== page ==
What was more insulting than the feminization of the Persians was the descriptions of barbarism and cruelty that they committed. Several examples were given in Herodotus’ Histories; one of them was the Persian governor of Sesto who was punished because he “collected women in the temple of Protesilaus at Elaeus and committed various acts of sacrilege” (Herodotus, p. 429). Facts about the Persians were also added, such as “…it is a fact that among the barbarians eunuchs are valued as being specially trustworthy in every way” (Herodotus, p. 536). When Pythius the Lydian, who treated Xerxes and his army with great hospitality, asked for his oldest son to be spared from the army, Xerxes orders angrily for the son to be cut in half (Herodotus, p. 431). Towns that treated the Persian army with kindness were met with ungratefulness: “The guests ate their fill and, after spending the night in the place, pulled up their tent next morning, seized the cups and table-gear and everything else it contained, and marched off without leaving a single thing behind” (Herodotus p.454). The Persians made a habit of burning down sacred temples, taking goods within the temples with them (Herodotus, p. 517). They also raped women and “some women were raped successively by so many Persian soldiers that they died” (Herodotus, p. 511). Despite these atrocities, it can be said that in war, any country would engage in these sorts of activities. Naturally, since Herodotus is Greek, highlighting the wrongs that were committed by the invading army is much more believable then writing the wrongs done by the Greeks themselves.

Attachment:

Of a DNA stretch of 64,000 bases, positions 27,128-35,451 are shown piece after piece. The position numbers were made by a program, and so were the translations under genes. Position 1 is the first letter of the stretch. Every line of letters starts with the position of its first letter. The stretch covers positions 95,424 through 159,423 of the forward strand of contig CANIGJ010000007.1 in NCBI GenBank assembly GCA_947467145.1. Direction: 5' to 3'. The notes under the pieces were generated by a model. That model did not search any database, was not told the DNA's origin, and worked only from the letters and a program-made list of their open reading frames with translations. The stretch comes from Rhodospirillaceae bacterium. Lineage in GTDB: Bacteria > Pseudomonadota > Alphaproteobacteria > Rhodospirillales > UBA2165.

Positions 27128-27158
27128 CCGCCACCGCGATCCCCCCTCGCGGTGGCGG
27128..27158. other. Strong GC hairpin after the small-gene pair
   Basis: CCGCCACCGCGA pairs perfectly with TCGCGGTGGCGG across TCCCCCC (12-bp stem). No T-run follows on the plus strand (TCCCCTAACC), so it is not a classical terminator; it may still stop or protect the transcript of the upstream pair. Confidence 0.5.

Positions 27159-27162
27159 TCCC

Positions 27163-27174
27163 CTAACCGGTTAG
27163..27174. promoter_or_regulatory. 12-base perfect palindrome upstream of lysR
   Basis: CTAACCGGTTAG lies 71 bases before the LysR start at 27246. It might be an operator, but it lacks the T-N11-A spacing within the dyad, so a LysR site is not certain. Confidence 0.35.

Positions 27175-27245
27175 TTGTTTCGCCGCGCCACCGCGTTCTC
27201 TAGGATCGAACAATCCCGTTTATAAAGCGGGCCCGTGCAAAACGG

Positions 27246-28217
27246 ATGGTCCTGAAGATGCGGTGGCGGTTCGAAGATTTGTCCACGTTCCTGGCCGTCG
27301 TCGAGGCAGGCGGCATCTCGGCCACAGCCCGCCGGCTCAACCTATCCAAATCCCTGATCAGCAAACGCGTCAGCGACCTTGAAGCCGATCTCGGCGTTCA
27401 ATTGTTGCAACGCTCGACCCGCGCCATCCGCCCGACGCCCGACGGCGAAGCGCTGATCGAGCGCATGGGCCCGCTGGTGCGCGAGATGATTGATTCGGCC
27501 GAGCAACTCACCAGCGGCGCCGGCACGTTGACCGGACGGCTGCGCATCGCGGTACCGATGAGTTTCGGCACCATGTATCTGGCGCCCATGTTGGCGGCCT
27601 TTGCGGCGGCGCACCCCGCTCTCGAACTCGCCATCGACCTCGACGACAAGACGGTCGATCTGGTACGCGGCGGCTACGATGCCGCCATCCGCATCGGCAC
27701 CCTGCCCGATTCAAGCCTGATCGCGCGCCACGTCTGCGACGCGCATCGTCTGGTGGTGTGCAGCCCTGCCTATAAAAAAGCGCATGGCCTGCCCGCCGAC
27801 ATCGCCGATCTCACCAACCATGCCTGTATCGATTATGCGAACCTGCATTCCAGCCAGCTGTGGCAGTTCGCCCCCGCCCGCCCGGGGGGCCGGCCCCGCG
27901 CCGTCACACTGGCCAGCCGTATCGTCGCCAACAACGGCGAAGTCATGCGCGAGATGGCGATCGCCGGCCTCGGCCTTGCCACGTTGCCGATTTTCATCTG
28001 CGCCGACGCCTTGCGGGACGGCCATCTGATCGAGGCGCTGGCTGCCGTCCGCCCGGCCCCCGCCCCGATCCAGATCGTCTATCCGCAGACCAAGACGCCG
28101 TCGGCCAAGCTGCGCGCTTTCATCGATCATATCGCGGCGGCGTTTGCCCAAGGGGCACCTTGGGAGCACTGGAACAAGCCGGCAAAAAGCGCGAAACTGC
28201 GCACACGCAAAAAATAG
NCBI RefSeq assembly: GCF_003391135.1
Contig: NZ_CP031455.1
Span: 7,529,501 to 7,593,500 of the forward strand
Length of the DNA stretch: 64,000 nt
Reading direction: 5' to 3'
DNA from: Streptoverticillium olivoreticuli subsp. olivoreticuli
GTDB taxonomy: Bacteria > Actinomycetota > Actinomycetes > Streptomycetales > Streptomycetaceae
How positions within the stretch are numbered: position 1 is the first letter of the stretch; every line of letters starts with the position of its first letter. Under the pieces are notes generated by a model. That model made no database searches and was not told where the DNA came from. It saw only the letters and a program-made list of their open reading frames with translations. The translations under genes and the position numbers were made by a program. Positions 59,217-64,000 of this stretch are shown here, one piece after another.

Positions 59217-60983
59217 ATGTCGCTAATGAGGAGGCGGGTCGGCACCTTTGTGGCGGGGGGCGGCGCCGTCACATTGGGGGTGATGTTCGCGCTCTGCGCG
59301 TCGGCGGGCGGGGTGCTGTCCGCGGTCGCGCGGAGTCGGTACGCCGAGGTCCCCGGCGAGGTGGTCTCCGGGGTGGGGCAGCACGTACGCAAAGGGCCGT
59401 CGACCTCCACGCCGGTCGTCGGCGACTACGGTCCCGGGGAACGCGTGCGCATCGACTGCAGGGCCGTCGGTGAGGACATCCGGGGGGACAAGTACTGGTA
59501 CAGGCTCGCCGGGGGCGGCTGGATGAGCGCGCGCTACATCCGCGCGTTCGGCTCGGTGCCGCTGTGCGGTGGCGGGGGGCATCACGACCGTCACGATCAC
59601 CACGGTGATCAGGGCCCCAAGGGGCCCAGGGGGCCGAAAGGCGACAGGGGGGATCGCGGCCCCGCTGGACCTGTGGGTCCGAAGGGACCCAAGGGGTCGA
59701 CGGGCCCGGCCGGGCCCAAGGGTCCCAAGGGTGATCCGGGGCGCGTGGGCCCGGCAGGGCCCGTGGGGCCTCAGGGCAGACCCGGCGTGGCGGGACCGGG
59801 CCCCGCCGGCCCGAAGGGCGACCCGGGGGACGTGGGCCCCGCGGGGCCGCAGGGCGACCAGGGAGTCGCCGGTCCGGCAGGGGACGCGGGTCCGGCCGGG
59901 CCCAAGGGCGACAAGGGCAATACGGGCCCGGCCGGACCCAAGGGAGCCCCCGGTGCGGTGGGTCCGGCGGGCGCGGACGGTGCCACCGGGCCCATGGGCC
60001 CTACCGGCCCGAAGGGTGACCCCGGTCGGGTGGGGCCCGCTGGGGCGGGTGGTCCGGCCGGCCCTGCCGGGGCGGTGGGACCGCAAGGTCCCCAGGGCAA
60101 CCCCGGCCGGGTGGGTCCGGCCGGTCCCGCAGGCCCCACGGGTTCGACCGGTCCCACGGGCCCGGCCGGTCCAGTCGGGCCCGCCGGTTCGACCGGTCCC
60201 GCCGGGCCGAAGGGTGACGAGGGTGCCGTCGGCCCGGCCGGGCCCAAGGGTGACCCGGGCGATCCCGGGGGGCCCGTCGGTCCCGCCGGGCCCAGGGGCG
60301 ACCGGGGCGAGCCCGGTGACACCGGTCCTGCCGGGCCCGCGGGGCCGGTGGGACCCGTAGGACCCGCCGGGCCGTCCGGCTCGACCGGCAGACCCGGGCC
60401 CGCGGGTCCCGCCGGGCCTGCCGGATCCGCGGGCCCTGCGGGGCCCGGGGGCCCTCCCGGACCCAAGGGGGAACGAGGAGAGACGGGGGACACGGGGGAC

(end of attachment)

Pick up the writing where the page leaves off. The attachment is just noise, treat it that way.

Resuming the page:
Now another argument is that the Greeks were not prejudice against the Persians at all and that Herodotus simply wrote an unbiased account of the history of the Persian wars. However, there is undeniable proof that the Greeks did not hold the Persians in a favorable light. Demaratus, a Greek working for King Xerxes, describes Greece fight to keep, “both poverty and despotism at bay” (Herodotus, p.448). Herodotus also describes Persians as tyrants several times in the text, such as calling Xerxes’ commanding officers “the tyrants of states” (Herodotus, p.522). Themistocles, commander of the Athenian fleet, described King Xerxes as, “…a man who does not know the difference between sacred and profane, who burns and destroys the statues of the gods, and dared to lash the sea with whips and bind it with fetters” (Herodotus, p. 538).